Pope Francis met with the leaders of the Spanish bishops' conference and was briefed on…
The role of pope vs. bishops in excommunication
Question: Some of my friends are angry that the pope and bishops are not more firm with dissenting Catholics, especially regarding abortion. By canon law, can the pope excommunicate a layperson or order them not to come forward for holy Communion? Or does Canon Law stipulate that the affairs of laypersons within a diocese are the purview of the local bishop?
— Name withheld, Fayetteville, North Carolina
Answer: It is necessary to distinguish excommunication from the denial of holy Communion. That one is instructed not to present him or herself for holy Communion does not mean they are excommunicated.
The denial of Communion is a warning from the Church that the sacrament of the Eucharist cannot be received by a particular person since it does not bring them blessings but, rather, condemnation. St. Paul writes: “Therefore whoever eats the bread or drinks the cup of the Lord unworthily will have to answer for the body and blood of the Lord. A person should examine himself, and so eat the bread and drink the cup. For anyone who eats and drinks without discerning the body, eats and drinks judgment on himself” (1 Cor 11:27-29). Hence, the Church warns all the faithful not to receive holy Communion in a state of unconfessed mortal sin. At times, when the sinful behavior or dissent is very public, there can be a public declaration so that all the faithful are alerted as to the seriousness of certain sins and dissent and are not misled. While a pope could make such a declaration, such actions are usually undertaken by the diocesan bishop. However, Catholics who are denied the privilege of holy Communion are not thereby excommunicated.
Excommunication is a more sweeping spiritual penalty that deprives the guilty Catholic(s) of all participation in the common blessings of the Church. They may not participate in public worship or receive any of the sacraments; neither can they join or participate in Catholic groups or organizations. The practice of excommunication is affirmed for serious cases by the Lord Jesus (cf. Mt 18:17) and St. Paul (cf. 1 Cor 5:1ff, 2 Thes 3:15). There was also a consistent admonition in the Law of Moses to “purge the evil from your midst” (Deut 19:19).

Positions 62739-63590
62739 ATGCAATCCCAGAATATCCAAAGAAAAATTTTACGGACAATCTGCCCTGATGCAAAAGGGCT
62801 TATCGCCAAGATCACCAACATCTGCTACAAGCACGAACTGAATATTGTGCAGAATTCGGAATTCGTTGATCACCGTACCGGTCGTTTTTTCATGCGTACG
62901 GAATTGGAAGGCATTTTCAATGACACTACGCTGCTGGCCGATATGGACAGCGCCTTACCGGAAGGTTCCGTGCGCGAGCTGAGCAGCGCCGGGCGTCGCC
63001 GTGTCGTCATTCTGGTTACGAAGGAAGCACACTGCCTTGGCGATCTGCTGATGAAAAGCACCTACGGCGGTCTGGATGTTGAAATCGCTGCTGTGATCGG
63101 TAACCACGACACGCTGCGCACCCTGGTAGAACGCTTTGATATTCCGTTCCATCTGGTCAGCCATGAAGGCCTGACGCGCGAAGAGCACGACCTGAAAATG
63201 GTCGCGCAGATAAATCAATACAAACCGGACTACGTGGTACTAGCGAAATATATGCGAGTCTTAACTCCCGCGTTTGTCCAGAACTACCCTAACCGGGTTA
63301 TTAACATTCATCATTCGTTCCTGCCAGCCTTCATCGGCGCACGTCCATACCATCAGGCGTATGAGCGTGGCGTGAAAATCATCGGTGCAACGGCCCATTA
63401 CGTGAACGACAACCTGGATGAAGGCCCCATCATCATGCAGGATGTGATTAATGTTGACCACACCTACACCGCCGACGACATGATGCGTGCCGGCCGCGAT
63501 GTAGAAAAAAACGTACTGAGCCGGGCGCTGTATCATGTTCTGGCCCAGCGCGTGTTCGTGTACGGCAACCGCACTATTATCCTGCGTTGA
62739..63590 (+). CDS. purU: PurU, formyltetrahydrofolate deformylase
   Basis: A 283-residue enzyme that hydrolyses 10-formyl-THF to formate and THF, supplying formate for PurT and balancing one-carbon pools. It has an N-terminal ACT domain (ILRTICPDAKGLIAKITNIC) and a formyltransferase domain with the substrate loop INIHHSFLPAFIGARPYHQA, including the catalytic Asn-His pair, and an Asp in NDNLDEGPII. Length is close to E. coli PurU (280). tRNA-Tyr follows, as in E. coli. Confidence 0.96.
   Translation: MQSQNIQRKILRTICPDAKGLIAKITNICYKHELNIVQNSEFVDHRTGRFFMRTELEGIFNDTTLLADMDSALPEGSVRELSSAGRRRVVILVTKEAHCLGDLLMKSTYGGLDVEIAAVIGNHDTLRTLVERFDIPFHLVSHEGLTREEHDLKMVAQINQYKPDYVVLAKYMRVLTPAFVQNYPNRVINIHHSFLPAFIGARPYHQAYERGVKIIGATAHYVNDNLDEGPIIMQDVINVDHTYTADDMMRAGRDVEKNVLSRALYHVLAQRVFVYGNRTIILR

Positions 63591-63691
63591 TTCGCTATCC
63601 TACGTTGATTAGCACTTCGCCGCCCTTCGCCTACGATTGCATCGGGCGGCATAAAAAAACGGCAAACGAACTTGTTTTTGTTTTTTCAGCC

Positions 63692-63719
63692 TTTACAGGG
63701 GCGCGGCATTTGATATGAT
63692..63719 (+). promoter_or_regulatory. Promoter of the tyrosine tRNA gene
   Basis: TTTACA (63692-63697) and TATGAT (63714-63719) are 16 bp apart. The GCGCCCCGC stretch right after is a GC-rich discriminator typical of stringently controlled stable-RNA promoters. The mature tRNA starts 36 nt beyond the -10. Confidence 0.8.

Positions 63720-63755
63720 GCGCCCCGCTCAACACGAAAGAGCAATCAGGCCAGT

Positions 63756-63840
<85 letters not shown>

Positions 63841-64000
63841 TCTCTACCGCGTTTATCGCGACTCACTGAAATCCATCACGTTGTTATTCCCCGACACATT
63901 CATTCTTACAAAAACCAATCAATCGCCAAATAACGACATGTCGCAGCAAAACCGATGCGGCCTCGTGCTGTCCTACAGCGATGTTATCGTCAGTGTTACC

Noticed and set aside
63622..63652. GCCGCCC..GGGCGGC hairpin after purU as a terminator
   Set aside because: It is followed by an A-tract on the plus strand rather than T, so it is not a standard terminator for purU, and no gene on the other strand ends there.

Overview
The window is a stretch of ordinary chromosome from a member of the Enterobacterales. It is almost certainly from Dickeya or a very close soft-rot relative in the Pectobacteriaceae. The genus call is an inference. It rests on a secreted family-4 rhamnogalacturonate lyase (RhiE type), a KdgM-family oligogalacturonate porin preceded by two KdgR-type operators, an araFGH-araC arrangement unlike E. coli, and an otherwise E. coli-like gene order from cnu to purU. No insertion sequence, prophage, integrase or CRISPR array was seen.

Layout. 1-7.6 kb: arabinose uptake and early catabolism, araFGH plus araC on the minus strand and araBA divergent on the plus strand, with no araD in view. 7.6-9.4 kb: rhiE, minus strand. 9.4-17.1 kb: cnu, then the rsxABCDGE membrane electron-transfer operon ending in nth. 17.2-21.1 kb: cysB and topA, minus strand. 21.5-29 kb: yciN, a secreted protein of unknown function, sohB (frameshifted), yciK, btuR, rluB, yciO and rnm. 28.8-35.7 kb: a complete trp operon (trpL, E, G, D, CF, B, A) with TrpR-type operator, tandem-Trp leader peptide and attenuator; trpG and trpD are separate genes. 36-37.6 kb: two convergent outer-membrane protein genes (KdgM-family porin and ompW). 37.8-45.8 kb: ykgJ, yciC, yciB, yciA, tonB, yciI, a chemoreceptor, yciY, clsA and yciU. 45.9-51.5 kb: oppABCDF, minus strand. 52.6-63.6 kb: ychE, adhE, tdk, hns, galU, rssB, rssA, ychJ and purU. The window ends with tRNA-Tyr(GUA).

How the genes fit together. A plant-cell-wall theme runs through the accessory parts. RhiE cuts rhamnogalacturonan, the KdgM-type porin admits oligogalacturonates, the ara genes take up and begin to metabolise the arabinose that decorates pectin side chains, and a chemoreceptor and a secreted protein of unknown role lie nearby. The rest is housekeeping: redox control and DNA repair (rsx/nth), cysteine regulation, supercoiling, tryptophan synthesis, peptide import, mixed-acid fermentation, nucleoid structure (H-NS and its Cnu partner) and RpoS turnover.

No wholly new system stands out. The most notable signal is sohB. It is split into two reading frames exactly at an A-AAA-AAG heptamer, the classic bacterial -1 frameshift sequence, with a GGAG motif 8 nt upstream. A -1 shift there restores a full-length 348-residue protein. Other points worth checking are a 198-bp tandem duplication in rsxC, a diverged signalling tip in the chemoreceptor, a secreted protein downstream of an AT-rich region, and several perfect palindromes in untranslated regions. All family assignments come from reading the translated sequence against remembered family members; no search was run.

Excommunication’s purpose is medicinal rather than vindictive. It protects the faithful from pernicious influence and demonstrates to the excommunicated that their unrepented actions have severed them from recognizable communion with the Church endangering their salvation. The hoped-for effect is their conversion and restoration to the Sacraments and the life of the Church.
The excommunicated person, however, does not cease to be a Catholic, since the reality of baptism can never be reversed. Still, in some sense, the excommunicated are considered as an exile from the Church and as absent in the sight of Church authority.
Excommunication can be imposed by a pope, but it is usually the diocesan bishop who imposes it. Canon Law limits such a penalty only for the most serious offenses and after giving due warning (No. 1318). The bishop or his delegate may remit the penalty when the sinner has repented and has sought reconciliation.
There are, however, certain sins that automatically excommunicate a person from the Church. These are: when a person formally becomes an apostate from the faith, a heretic, or a schismatic (No. 1364); the desecration of the Blessed Sacrament (No. 1367); physical violence against the pope (No. 1370); a priest absolving an accomplice in a sin against the Sixth Commandment (No. 1378); a bishop ordaining a bishop without permission of the Holy Father (No. 1982); if a priest directly violates the seal of confession (No. 1388); or one who procures a successful abortion, knowing the penalty (No. 1398). Such automatic excommunications are usually reserved for the pope to lift. However, excommunication due to apostasy, heresy schism or abortion can be lifted by the local bishop or priests who are delegated to do so.
The denial of holy Communion and excommunication involve certain prudential judgments and must follow a course of due process. As such not all bishops agree on when and on whom to apply these penalties. It is evident that there are disagreements among them on how best to handle prominent Catholics who dissent or engage in public sin from which they refuse to repent. There is a developing consensus among many bishops to apply such penalties more than in the past and time will tell if this grows.